U.S. attorneys continue to push for life sentence in Graham case


U.S. Attorneys continue to push for life sentence in Graham case

MISSOULA, Mont. - Federal prosecutors continue to push for a life sentence for a Kalispell newlywed who pleaded guilty to pushing her husband off a cliff.

Now Jordan Linn Graham's attorneys are firing back, saying a life sentence is too harsh.

Graham's husband, Cody Lee Johnson, 25, was reported missing last July. His body was found several days later at the bottom of a cliff in a Glacier National Park.

Graham faced first- and second-degree murder charges for Johnson's death. After four days of trial in December, Graham pleaded guilty to second degree murder.

She's scheduled to be sentenced Thursday. Both sides have already weighed in with their recommendations -- 50 years to life from the U.S. Government, and 10 years from Graham.

For Assistant U.S. Attorneys Zeno Baucus and Kris McLean, 10 years isn't nearly enough.

"The defendant's sentencing memorandum asks this court to overlook the defendant's brutal murder of Cody Johnson and instead provide her with a slap on the wrist for her second degree murder conviction," they wrote.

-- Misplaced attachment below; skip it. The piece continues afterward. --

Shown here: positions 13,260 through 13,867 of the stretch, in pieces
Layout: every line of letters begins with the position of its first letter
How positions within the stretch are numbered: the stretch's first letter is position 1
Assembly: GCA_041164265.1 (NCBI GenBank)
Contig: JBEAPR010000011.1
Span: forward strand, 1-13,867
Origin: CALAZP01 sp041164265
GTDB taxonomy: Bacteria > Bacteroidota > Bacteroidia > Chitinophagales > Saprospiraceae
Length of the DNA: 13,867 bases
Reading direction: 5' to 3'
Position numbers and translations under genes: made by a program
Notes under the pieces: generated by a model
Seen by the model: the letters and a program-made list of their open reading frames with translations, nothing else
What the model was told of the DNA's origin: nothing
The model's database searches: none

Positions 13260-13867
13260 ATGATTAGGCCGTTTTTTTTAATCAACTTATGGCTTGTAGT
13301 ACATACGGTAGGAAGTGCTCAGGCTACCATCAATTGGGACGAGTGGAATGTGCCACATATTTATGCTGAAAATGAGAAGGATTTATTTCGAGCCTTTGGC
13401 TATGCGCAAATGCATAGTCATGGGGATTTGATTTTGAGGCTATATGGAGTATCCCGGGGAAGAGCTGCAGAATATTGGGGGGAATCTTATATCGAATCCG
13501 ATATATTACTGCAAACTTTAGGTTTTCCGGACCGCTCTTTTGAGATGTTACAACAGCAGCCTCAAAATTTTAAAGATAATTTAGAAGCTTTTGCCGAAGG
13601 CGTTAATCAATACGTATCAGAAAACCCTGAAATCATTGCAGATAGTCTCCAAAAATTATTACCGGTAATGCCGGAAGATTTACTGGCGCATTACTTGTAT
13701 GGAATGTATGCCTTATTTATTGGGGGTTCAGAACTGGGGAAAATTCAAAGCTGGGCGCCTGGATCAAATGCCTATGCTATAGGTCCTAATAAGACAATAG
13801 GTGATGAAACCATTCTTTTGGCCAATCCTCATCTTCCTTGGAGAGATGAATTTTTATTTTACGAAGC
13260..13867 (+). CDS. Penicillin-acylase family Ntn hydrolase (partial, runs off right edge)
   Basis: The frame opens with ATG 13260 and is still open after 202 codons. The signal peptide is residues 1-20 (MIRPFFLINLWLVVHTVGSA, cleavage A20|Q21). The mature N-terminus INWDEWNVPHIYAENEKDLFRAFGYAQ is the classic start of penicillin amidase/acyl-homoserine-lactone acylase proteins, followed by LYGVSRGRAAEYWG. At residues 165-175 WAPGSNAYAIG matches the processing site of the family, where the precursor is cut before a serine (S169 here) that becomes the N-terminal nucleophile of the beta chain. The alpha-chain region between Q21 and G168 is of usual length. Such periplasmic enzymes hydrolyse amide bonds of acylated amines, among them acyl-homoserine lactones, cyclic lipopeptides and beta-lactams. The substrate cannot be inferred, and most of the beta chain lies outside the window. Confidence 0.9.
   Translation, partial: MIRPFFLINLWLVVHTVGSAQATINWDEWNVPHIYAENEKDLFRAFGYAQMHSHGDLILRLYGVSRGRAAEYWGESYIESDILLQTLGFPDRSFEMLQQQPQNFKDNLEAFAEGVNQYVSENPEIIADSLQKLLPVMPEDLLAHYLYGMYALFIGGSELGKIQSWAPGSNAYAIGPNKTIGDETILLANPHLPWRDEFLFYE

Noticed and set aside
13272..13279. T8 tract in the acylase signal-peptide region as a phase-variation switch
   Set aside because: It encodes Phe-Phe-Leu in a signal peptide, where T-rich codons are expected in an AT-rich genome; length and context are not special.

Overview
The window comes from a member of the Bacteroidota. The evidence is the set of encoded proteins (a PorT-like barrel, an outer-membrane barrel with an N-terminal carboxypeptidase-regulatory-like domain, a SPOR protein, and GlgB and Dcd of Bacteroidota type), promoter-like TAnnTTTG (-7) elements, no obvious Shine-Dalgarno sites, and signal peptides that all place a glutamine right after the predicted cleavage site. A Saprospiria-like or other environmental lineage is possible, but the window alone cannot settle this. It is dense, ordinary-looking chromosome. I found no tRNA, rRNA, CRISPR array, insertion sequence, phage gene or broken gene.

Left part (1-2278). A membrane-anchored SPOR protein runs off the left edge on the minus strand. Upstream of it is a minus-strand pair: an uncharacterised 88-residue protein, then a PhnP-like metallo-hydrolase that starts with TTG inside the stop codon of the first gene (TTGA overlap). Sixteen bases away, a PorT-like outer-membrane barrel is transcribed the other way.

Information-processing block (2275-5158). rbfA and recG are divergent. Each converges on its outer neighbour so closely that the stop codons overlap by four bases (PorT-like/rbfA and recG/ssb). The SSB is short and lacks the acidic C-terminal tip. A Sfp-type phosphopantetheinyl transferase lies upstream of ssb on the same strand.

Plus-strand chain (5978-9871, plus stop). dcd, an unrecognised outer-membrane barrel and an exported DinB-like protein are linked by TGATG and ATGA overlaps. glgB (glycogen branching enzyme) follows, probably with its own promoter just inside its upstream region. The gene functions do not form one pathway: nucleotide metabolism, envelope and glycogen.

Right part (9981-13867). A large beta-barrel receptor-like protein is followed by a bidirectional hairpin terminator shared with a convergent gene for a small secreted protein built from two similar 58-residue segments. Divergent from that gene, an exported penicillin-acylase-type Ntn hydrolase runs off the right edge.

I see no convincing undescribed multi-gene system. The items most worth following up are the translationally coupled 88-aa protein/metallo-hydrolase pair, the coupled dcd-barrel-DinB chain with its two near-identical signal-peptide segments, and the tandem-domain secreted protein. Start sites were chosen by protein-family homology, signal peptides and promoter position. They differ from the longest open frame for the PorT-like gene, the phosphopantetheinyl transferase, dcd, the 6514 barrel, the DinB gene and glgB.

But the majority of their 23-page response was spent making a case for their own sentencing recommendation.

Graham's federal defenders Michael Donahoe and Andrew Nelson believe a life sentence is unreasonable. They accuse the U.S. attorneys of using first-degree murder 'buzzwords,' like "premeditated," in their recommendation.

They say since Graham pleaded guilty to second-degree murder, if she was to be sentenced as if she was convicted of first-degree premeditated murder, she should be allowed to withdraw her guilty plea.

"By offering a plea agreement for 2nd degree and agreeing to dismiss the 1st degree charge with prejudice the government promised that it was putting the issue of premeditation to rest," they wrote.

The final say will come from Judge Donald Molloy during Thursday's sentencing hearing.  

When Graham changed her plea in December, Molloy made sure she knew what she was doing and reminded her just because she pleaded guilty didn't mean she'd get off easy.

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